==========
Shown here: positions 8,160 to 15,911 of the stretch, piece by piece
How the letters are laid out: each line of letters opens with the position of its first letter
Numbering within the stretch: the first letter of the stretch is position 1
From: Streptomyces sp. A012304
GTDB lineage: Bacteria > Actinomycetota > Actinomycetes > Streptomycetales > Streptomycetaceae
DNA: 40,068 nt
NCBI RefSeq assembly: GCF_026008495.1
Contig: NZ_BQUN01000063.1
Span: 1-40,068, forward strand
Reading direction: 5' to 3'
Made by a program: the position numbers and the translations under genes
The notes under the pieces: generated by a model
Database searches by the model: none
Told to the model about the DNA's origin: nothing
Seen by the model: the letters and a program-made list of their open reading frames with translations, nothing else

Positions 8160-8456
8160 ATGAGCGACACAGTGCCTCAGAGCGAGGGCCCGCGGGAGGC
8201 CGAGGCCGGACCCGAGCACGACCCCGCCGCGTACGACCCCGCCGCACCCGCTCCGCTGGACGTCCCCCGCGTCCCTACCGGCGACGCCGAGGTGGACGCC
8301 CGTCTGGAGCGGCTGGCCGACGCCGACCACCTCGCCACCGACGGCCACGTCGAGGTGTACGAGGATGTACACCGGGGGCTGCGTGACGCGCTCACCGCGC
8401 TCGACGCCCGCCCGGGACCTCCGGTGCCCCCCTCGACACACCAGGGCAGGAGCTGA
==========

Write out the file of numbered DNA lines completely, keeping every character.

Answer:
Shown here: positions 8,160 to 15,911 of the stretch, piece by piece
How the letters are laid out: each line of letters opens with the position of its first letter
Numbering within the stretch: the first letter of the stretch is position 1
From: Streptomyces sp. A012304
GTDB lineage: Bacteria > Actinomycetota > Actinomycetes > Streptomycetales > Streptomycetaceae
DNA: 40,068 nt
NCBI RefSeq assembly: GCF_026008495.1
Contig: NZ_BQUN01000063.1
Span: 1-40,068, forward strand
Reading direction: 5' to 3'
Made by a program: the position numbers and the translations under genes
The notes under the pieces: generated by a model
Database searches by the model: none
Told to the model about the DNA's origin: nothing
Seen by the model: the letters and a program-made list of their open reading frames with translations, nothing else

Positions 8160-8456
8160 ATGAGCGACACAGTGCCTCAGAGCGAGGGCCCGCGGGAGGC
8201 CGAGGCCGGACCCGAGCACGACCCCGCCGCGTACGACCCCGCCGCACCCGCTCCGCTGGACGTCCCCCGCGTCCCTACCGGCGACGCCGAGGTGGACGCC
8301 CGTCTGGAGCGGCTGGCCGACGCCGACCACCTCGCCACCGACGGCCACGTCGAGGTGTACGAGGATGTACACCGGGGGCTGCGTGACGCGCTCACCGCGC
8401 TCGACGCCCGCCCGGGACCTCCGGTGCCCCCCTCGACACACCAGGGCAGGAGCTGA